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ADELAIDE recruiter Hamish Ogilvie has confirmed the club has eyes on VFL ruckman Sam Tagliabue – but says he’s just one of a stack of state league talls on the radar.
The Crows’ need for ruck depth eased slightly in October when Luke Lowden was traded in from Hawthorn, joining Sam Jacobs and rookie Jack Osborn in West Lakes' 200cm-club.
Both Adelaide and Essendon have been linked to Tagliabue, a 206cm prospect who impressed at the Victorian state screening with his speed, vertical leap and agility.
Ogilvie told AFL.com.au that acquiring tall talent remained a focus, but insisted the club wouldn't be blinded by short-term thinking at Thursday's NAB AFL Draft.
"Steve McCrystal's (Melbourne-based recruiter) watched every ruckman in the world over the last year - he's watched them all," Ogilvie said.
"He started with 120, he's been full-time pro scouting. He's been working with us for a long time and he's had the project of the rucks.
“(Gold Coast recruiting guru) Scott Clayton said 'if you know you need a tall and you go too hard on needs, you end up missing a Joel Selwood'.
"You can't compromise that sort of philosophy…I'm not super confident [of drafting a ruckman] because I'm not sure there's too many ruckmen in the draft.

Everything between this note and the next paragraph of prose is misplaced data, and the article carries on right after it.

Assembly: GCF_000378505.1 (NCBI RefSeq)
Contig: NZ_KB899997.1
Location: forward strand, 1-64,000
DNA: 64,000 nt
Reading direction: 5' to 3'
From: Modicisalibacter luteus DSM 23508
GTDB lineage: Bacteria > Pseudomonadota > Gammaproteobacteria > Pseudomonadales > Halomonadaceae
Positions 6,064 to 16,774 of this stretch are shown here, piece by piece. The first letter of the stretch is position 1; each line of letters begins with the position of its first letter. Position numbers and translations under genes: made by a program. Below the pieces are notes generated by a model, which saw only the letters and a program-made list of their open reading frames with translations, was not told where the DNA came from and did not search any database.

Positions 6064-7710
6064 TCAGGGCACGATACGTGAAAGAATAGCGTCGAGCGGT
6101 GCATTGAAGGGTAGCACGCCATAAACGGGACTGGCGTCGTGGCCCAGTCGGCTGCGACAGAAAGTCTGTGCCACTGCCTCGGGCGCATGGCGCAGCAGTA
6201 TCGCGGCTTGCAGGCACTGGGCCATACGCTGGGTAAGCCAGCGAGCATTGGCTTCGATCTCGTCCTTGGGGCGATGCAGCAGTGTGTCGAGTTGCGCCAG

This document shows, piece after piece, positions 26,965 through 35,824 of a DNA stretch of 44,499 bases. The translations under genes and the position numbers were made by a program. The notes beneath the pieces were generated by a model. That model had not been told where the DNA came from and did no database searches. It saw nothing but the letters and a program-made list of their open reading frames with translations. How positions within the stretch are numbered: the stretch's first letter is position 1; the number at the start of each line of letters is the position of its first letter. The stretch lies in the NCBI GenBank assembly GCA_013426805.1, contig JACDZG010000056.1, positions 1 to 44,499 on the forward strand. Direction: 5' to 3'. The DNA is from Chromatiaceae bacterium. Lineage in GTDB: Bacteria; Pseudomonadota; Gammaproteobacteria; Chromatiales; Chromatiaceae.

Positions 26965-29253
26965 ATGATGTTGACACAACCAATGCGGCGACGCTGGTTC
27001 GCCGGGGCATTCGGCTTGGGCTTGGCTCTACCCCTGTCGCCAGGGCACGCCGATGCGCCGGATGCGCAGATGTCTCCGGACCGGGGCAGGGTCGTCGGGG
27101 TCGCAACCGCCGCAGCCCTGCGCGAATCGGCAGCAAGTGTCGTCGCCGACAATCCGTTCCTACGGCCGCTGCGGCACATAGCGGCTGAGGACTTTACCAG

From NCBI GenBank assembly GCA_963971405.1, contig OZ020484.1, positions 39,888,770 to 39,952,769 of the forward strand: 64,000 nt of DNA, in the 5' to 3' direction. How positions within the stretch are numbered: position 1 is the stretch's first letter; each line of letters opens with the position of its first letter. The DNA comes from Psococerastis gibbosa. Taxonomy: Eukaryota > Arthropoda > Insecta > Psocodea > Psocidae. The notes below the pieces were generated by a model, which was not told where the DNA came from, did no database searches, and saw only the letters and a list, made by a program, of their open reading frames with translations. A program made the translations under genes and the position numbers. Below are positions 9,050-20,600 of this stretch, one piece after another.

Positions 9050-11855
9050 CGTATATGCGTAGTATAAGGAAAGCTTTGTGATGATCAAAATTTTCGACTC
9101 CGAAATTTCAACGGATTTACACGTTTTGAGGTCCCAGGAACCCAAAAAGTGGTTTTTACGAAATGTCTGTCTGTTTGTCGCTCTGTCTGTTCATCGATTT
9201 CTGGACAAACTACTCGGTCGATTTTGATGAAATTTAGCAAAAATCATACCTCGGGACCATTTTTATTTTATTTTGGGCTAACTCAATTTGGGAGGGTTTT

"We've got Luke, we've still got Jack (Osborn) there and with Sam (Jacobs) we've got three (players) over 200cm…we're okay."
With the draft just days away, Ogilvie said the vast bulk of the Crows’ recruiting work was done.
The recruiting team presented to coach Phil Walsh and head of football David Noble last Wednesday and ran the other coaches through the club's draft strategy on Thursday.
After being barred from the opening round of the draft last year, the Crows will return on Thursday night with pick No.14 and will have three other live selections at No. 35, 43 and 59.
Ogilvie said it was almost impossibly tough to separate players in the pick No. 8-20 range, which led to the club downgrading its first pick from No.10 to No. 14 in order to upgrade its late picks.
He was thrilled to have scouted top-end talent and even happier to regain the opportunity to insert such a player into Adelaide's squad.
But Ogilvie was adamant serious value could also be found with the club's three remaining selections.
"The coach was always keen to have first and second round picks, so part of our strategy was to make sure we did," he said.
"We improved the position of our late picks which means now that all our four picks are pretty much inside the third round, once you take the academy players out and the father/son selections.
"That's a good thing in this draft because it's so even."